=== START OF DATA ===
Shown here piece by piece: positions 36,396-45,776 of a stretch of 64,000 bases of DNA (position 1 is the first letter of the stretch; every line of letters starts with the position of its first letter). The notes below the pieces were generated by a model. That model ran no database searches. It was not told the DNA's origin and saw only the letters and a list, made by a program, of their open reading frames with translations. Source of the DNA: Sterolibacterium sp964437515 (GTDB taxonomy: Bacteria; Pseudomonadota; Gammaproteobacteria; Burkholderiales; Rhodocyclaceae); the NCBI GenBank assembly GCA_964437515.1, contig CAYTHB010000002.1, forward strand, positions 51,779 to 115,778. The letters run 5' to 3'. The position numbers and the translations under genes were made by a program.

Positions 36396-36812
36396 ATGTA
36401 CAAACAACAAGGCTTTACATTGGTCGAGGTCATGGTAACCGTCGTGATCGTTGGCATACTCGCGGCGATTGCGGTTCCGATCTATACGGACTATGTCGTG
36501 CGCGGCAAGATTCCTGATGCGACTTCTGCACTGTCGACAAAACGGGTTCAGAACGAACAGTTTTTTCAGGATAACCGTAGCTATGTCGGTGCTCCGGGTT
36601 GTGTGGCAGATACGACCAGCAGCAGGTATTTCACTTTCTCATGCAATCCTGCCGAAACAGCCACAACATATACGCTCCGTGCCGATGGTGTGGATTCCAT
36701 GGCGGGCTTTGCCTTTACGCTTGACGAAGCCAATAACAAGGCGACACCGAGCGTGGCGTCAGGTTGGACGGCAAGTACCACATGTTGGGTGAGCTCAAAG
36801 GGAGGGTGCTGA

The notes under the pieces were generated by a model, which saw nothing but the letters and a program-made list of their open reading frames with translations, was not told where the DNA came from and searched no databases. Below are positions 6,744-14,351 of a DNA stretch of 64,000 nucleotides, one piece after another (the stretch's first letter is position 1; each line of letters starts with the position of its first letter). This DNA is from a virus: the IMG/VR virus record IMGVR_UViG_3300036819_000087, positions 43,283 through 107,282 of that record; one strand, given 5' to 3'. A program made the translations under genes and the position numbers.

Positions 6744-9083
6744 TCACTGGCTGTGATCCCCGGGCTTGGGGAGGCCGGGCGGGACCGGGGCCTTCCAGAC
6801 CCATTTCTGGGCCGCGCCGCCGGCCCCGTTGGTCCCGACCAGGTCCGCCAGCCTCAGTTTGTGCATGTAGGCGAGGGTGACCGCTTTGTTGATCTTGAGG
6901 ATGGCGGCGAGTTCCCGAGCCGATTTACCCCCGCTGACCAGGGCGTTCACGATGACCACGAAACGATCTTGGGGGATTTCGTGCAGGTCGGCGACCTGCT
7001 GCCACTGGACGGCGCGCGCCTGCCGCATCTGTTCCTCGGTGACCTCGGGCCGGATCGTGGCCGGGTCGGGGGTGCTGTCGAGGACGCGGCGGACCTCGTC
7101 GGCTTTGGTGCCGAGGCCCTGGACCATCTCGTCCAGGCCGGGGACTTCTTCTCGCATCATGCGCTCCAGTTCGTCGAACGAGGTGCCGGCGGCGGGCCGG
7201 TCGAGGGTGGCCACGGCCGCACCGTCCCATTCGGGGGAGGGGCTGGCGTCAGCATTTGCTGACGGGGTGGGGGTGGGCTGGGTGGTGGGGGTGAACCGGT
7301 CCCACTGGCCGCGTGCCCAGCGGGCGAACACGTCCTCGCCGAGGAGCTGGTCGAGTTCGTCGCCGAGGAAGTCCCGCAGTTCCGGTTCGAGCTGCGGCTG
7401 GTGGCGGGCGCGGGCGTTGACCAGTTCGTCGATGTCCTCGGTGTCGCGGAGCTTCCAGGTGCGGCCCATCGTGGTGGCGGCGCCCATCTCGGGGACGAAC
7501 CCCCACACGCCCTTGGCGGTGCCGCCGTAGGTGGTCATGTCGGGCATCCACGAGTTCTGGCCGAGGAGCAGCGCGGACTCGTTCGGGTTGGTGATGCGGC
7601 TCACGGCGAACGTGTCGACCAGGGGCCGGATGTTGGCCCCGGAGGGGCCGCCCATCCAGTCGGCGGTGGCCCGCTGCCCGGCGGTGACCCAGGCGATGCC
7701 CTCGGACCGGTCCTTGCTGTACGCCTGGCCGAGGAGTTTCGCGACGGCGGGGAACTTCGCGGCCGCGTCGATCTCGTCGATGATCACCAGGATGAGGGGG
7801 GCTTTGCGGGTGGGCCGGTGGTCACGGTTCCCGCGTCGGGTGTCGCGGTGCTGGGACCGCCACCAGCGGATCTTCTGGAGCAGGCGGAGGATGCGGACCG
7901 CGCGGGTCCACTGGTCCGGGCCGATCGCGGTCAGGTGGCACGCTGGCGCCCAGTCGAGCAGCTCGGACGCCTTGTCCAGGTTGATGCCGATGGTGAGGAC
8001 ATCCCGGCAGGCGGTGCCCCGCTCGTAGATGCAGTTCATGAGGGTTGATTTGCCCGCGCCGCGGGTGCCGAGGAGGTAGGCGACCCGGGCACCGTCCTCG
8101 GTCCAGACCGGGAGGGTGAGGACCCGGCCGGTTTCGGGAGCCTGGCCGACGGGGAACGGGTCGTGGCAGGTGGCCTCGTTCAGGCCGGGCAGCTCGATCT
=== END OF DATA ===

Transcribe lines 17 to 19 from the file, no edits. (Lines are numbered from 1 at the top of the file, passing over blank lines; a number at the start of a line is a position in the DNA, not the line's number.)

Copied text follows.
7301 CCCACTGGCCGCGTGCCCAGCGGGCGAACACGTCCTCGCCGAGGAGCTGGTCGAGTTCGTCGCCGAGGAAGTCCCGCAGTTCCGGTTCGAGCTGCGGCTG
7401 GTGGCGGGCGCGGGCGTTGACCAGTTCGTCGATGTCCTCGGTGTCGCGGAGCTTCCAGGTGCGGCCCATCGTGGTGGCGGCGCCCATCTCGGGGACGAAC
7501 CCCCACACGCCCTTGGCGGTGCCGCCGTAGGTGGTCATGTCGGGCATCCACGAGTTCTGGCCGAGGAGCAGCGCGGACTCGTTCGGGTTGGTGATGCGGC